Informal Innovation and Climate Change: The Role of Kenyan Jua Kali Metal Workers in Developing and Distributing Fuel-Efficient Cookstoves




Ransom, J. Neil

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This dissertation examines the production and distribution of full-efficient cookstoves by jua kali artisanal manufacturers in Kenya’s informal economy to assess whether informal activities and innovations represent an opportunity to pursue local-level sustainable development and climate change mitigation, and adaptation. At a deeper level, this dissertation explores whether the presence of an innovative informal manufacturing sector increases the ability of communities reliant on informal goods and services to adapt to climate change. The findings suggest participants in Kenya’s informal sector played a significant role in the success of the Kenya Ceramic Jiko (KCJ), a locally innovated and manufactured fuel-efficient cookstove, through sharing manufacturing knowledge and stiff competition that expanded the stove’s availability while keeping it at a price point accessible to most Kenyans. The use of informal activities may be a viable avenue for distributing technologies that can help address sustainable development issues, mitigate climate change, and possibly enhance the adaptive capacity of communities with large informal economies. However, the challenges and constraints faced by jua kali manufacturers suggest participants in Kenya’s informal sector may be limited in their capacity to innovate and disseminate appropriate technologies without interventions from formal players that can help upgrade the jua kali manufacturing industry.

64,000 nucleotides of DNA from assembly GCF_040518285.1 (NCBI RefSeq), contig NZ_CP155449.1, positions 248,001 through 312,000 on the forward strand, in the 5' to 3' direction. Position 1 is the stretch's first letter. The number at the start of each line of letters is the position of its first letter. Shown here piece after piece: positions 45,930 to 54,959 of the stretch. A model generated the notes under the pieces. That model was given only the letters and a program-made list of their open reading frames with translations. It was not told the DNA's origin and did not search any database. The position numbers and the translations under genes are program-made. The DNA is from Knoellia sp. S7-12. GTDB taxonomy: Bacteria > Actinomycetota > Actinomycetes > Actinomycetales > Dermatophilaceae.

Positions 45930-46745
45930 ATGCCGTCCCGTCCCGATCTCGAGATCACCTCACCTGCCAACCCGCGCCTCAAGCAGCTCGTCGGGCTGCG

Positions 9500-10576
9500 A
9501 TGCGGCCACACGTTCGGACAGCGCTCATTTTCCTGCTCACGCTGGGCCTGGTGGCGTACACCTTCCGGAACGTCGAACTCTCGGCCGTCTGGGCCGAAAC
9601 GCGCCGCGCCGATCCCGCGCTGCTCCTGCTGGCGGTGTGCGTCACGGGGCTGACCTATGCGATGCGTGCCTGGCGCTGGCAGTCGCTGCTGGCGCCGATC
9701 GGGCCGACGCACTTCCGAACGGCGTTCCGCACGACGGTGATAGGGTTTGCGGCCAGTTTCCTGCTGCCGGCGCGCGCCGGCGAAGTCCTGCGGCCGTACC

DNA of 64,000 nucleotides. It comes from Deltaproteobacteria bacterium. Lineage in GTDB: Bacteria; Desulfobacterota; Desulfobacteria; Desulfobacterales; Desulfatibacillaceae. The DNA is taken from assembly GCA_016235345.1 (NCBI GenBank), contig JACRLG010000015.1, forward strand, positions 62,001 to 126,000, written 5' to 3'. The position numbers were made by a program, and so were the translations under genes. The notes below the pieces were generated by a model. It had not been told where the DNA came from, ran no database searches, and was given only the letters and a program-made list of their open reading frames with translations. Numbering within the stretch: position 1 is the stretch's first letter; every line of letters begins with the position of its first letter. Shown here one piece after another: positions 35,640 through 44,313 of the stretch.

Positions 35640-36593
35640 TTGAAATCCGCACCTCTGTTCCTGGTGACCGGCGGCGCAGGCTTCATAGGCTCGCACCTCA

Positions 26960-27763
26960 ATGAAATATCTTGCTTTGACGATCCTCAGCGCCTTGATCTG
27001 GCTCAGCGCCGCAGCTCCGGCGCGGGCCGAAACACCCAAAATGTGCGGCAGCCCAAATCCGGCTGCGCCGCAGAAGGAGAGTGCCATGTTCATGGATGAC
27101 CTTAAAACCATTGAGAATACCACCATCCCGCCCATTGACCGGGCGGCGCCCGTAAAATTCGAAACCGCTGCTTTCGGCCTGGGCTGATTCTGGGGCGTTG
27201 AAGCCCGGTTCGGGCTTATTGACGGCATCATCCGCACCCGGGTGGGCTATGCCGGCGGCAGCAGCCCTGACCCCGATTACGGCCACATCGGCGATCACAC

Climate change, Environmental studies, Sub Saharan Africa studies, Adaptive capacity, Climate change, Fuel-efficient cookstoves, Informal economy, Innovation, Jua kali